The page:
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DIMOC: Do It Myself or Callback - a simple pattern for React components

TLDR: a React component should either manage its own state, or expose a callback so that its parent can. But never both.

Sometimes our first impulse is for a component to entirely manage its own state. Consider this simple theater seating picker that has a letter for a row, and a number for a seat. Clicking the buttons to increment each value is hardly the height of user-interface design, but never mind - that's how it works:

/* @flow */
var React = require('react');

var Letter: React.ReactClass = React.createClass({
  getInitialState: function(): any {
    return {i: 0};
  },
  onClick: function(e: React.Event): void {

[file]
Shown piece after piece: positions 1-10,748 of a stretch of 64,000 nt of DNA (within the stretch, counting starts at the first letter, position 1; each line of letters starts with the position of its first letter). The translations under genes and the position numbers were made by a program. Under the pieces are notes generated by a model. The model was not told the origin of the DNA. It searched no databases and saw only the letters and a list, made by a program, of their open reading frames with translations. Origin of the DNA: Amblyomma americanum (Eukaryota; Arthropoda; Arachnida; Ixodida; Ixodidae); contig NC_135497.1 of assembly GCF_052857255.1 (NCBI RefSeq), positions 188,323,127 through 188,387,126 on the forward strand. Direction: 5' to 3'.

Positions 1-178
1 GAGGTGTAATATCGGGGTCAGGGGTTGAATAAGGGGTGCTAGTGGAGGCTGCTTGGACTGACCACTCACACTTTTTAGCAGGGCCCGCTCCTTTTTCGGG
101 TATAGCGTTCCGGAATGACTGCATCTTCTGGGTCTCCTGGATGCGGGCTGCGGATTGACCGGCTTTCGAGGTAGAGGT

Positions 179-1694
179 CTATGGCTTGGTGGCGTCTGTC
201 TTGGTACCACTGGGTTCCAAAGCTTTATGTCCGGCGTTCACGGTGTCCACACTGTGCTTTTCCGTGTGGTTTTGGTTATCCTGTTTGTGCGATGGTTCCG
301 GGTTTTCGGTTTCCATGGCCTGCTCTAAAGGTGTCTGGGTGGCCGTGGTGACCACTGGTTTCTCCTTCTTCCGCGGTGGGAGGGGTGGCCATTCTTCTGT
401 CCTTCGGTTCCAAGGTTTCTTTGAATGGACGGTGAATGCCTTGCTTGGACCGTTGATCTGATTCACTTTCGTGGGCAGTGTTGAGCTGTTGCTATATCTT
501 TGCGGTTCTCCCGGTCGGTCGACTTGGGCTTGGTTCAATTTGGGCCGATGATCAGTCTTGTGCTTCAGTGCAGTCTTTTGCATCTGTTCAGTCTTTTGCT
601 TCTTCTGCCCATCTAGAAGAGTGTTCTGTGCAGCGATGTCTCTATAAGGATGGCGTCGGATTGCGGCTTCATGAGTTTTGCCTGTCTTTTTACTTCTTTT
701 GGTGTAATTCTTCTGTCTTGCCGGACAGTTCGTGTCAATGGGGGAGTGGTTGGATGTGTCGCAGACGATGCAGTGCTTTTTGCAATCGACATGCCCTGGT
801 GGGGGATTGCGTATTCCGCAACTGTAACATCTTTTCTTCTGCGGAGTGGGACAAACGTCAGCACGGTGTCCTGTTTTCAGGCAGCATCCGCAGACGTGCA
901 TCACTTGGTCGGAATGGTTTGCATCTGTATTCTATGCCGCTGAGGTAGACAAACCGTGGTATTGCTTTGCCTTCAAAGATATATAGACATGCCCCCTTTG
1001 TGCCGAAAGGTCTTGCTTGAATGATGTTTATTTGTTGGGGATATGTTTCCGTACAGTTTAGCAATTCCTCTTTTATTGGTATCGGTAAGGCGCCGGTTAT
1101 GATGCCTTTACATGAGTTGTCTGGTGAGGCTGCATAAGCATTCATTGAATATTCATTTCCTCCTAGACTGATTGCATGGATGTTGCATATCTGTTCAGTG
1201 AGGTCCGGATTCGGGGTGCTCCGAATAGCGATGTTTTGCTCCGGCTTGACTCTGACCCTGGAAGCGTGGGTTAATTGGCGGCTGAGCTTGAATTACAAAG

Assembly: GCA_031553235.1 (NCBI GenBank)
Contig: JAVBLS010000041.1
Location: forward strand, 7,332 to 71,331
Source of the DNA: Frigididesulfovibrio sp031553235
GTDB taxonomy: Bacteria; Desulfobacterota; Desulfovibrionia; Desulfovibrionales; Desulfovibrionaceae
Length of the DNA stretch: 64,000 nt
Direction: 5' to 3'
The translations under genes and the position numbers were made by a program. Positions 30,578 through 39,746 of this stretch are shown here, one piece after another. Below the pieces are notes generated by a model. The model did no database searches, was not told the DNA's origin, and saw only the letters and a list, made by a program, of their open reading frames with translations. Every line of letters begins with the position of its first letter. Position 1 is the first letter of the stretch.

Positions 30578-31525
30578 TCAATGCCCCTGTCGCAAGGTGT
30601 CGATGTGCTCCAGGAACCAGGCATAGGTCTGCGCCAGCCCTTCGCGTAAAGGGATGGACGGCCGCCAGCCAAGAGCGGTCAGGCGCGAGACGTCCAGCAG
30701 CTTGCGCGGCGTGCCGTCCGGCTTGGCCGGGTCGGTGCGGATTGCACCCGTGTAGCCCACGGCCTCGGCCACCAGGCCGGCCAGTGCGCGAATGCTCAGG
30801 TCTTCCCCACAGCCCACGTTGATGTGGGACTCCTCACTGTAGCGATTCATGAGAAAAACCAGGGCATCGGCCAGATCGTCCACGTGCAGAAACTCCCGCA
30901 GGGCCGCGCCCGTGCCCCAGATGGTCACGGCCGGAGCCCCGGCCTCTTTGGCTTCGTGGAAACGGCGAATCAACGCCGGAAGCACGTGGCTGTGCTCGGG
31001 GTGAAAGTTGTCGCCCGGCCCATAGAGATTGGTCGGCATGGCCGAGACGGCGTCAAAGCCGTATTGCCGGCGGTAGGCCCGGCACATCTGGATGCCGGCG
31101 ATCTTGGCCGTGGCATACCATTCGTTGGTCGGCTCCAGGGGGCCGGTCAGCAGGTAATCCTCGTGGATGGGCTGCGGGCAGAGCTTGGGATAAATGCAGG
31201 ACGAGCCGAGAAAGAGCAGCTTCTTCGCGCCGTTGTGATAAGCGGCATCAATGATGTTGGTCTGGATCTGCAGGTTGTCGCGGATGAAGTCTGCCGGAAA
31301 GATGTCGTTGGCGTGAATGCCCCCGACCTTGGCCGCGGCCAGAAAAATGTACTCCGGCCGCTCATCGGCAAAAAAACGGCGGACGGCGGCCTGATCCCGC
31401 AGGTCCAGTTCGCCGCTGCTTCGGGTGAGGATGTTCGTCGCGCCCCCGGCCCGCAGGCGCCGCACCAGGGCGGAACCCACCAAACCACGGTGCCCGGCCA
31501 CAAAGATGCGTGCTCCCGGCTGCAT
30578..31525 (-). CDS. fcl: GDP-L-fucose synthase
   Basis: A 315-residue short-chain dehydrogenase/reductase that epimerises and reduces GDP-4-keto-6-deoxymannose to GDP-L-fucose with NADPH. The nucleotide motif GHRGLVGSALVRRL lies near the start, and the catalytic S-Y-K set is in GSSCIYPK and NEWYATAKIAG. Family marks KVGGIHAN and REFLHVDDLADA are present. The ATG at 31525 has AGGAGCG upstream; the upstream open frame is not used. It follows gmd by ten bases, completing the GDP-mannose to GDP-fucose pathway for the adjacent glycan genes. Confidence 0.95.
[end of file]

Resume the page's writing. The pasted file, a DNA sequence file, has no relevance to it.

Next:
this.setState({i: (this.state.i + 1) % 26});
  },
  render: function(): React.ReactComponent {
    return (
      <button onClick={this.onClick}>
        {String.fromCharCode(65 + this.state.i)}
      </button>
    );
  }
});

var Number: React.ReactClass = React.createClass({
  getInitialState: function(): any {
    return {i: 1};
  },
  onClick: function(e: React.Event): void {
    this.setState({i: this.state.i + 1});
  },
  render: function(): React.ReactComponent {
    return (
      <button onClick={this.onClick}>
        {this.state.i}
      </button>
    );
  }
});

var SeatPicker: React.ReactClass = React.createClass({
  render: function(): React.ReactComponent {
    return (
      <div>
        <Letter />
        <Number />
      </div>
    );
  },
});

This works fine until the parent class wants to start tracking these values. Imagine now that we want to prepopulate the two picker buttons, and even get the picker to indicate the position of the selected row relative to the stage... obviously we need that index to be stored in the state of SeatPicker itself: